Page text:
Amnesty International welcomes the positive step of President Obama’s recent meeting with his counterparts from Honduras, El Salvador, and Guatemala regarding the increasing number of children fleeing violence in those countries – with or without their parents.
It is extremely troubling, however, that President Obama continues to assert that his government will return the overwhelming majority of these children to the extreme violence that has driven them to make the dangerous journey to the United States.
The International Rescue Committee (IRC) has joined in Amnesty International and other groups calling on the government to protect the due process rights of those individuals seeking asylum in the U.S. so that each may be given a fair hearing to make the case regarding the dangers he or she may face upon deportation.
According to the IRC, “there is now sufficient and compelling evidence to suggest that violence is a predominant factor in what has become a forced displacement situation. This means that no less than the integrity of the United States and its proud historical record of championing the protection of asylum seekers and refugees are at stake.”
President Obama and other politicians do not have to listen to Amnesty International, the IRC, and other reputable organizations to know that they must do the right thing and protect these children. They only have to listen to the children and their families.
In May 2013, the Salvadoran online newspaper El Faro produced a video documentary, The Children Who Have Been Unable to Leave. In this film, a young mother speaks about her worries for her children. She cannot openly refer to the gangs that terrorize her neighborhood, however, but only refers to “evil street people.”
As she explains, “Think of how bad things are these days, that we are even afraid to talk about them. Because with a single comment that you make, and you’re at risk.”
Another mother takes her young daughter to visit the child’s father’s grave. Things are so bad, the mother explains, that four or five people are buried in each grave. The girl’s father is buried on top of three other corpses, and has one more person resting above him.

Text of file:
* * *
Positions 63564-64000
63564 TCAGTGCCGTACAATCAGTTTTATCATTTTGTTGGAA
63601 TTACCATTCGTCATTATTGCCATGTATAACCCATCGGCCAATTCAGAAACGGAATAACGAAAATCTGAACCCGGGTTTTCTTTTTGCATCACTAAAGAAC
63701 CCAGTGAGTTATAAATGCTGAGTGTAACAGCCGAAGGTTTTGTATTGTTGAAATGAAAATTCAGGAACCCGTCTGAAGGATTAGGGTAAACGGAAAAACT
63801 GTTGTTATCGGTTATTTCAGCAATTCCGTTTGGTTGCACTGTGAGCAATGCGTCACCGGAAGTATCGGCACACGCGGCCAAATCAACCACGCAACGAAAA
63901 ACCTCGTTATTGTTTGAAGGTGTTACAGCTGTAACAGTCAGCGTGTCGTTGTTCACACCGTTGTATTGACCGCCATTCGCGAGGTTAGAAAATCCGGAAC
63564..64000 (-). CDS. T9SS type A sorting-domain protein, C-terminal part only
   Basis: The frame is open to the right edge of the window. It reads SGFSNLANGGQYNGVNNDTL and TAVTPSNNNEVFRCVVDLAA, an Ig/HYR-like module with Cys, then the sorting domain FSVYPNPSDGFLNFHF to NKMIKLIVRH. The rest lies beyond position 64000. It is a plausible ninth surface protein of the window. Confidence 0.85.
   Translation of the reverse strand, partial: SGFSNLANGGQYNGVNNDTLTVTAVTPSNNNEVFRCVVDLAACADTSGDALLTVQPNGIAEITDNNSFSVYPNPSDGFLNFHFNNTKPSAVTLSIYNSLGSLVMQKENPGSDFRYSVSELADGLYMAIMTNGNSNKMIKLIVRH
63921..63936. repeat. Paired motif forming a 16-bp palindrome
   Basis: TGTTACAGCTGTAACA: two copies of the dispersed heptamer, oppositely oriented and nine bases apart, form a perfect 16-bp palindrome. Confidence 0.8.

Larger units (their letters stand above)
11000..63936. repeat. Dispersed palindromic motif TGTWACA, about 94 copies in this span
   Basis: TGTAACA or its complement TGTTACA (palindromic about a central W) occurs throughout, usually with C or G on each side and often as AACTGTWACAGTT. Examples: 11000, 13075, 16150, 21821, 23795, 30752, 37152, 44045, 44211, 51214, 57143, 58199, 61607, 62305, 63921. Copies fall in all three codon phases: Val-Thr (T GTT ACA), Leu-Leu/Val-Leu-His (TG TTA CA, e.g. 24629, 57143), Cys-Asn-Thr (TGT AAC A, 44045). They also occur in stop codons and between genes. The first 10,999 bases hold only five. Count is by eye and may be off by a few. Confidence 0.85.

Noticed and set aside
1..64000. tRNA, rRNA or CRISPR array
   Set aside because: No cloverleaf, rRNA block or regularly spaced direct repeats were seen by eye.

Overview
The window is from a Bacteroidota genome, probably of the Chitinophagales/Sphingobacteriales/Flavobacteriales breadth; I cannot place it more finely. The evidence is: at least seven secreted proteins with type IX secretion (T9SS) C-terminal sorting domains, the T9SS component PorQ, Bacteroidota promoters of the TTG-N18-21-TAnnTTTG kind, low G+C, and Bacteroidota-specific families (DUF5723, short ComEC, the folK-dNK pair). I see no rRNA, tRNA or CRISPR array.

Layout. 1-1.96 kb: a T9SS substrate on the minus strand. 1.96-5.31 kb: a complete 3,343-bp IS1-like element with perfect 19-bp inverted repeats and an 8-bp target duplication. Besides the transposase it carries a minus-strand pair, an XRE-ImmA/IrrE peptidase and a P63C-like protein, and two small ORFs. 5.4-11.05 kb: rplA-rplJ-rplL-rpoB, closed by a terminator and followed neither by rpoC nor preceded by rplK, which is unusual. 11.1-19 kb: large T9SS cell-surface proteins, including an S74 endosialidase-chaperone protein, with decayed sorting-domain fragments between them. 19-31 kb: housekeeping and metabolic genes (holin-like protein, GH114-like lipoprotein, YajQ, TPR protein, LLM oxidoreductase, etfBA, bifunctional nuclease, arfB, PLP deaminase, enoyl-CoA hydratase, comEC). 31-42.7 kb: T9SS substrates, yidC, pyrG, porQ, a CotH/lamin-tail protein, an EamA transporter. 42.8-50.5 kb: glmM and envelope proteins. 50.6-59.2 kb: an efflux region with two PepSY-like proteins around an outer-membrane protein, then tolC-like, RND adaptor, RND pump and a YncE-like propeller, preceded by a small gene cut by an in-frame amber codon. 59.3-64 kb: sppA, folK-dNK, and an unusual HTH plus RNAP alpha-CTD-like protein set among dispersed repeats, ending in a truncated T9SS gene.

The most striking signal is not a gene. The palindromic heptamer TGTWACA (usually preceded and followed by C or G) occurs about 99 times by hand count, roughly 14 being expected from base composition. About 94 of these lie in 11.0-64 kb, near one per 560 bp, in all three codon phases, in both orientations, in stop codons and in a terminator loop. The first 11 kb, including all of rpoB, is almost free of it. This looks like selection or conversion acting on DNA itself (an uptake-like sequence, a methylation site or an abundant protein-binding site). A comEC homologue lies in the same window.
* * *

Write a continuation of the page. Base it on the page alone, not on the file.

The girl herself is traumatized because she blames the police for killing her father. As the mother explains, “Every time she’d see the police she’d tremble, and ask me for the gun. She’d say, ‘Give me the gun. I’ll kill those who killed my daddy!'”
Another young mother explains how domestic violence serves as a model for gender-based violence among children themselves. Her 8-year-old daughter, Marcela, recounts how a classmate said, “If I didn’t kiss him, he was going to hit me.”
Unfortunately, violence against women and girls is a major problem in El Salvador – it is so bad that Amnesty International plans to release a report on the issue as part of the My Body, My Rights! campaign this September. As an expert witness in asylum cases, I have heard the tragic details of many young girls fleeing rape and the threat of femicide in El Salvador.
Indeed, the Pew Research Center recently found that there has been an alarming increase in the number of girls – especially teenage girls – fleeing Honduras, El Salvador, and Guatemala.
“Apprehensions of unaccompanied teenage girls are up 62 percent to 9,597 this year compared with 5,916 last year,” it reported. Not surprisingly, it also found that many of these girls reported a fear of sexual violence.
President Obama and other politicians continue to make blanket statements that most of these children will be turned away.
As Amnesty International USA’s Executive Director, Steven Hawkins, said, “Now is not the time for political posturing but a time to find a swift, just and compassionate solution to this humanitarian crisis. The U.S. government has an obligation to ensure that the human rights of unaccompanied migrant children are respected, protected and fulfilled. The human cost of this crisis could be tragically high if it does not honor those obligations.”